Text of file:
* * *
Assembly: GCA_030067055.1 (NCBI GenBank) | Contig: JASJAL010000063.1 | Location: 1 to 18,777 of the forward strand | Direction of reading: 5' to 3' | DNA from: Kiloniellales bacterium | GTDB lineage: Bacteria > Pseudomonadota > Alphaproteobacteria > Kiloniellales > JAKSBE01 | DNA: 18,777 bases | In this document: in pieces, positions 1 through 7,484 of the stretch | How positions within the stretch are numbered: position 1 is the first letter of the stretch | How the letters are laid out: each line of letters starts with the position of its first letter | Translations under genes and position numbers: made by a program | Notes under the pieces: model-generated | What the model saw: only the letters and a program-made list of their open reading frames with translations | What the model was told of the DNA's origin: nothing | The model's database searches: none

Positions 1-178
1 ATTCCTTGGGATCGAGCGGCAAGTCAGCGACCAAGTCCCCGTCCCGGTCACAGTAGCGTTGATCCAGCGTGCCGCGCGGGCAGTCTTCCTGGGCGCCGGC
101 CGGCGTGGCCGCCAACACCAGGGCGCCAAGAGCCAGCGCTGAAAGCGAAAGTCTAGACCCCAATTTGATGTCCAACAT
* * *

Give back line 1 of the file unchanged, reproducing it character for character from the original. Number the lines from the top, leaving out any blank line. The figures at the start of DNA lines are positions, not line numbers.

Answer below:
Assembly: GCA_030067055.1 (NCBI GenBank) | Contig: JASJAL010000063.1 | Location: 1 to 18,777 of the forward strand | Direction of reading: 5' to 3' | DNA from: Kiloniellales bacterium | GTDB lineage: Bacteria > Pseudomonadota > Alphaproteobacteria > Kiloniellales > JAKSBE01 | DNA: 18,777 bases | In this document: in pieces, positions 1 through 7,484 of the stretch | How positions within the stretch are numbered: position 1 is the first letter of the stretch | How the letters are laid out: each line of letters starts with the position of its first letter | Translations under genes and position numbers: made by a program | Notes under the pieces: model-generated | What the model saw: only the letters and a program-made list of their open reading frames with translations | What the model was told of the DNA's origin: nothing | The model's database searches: none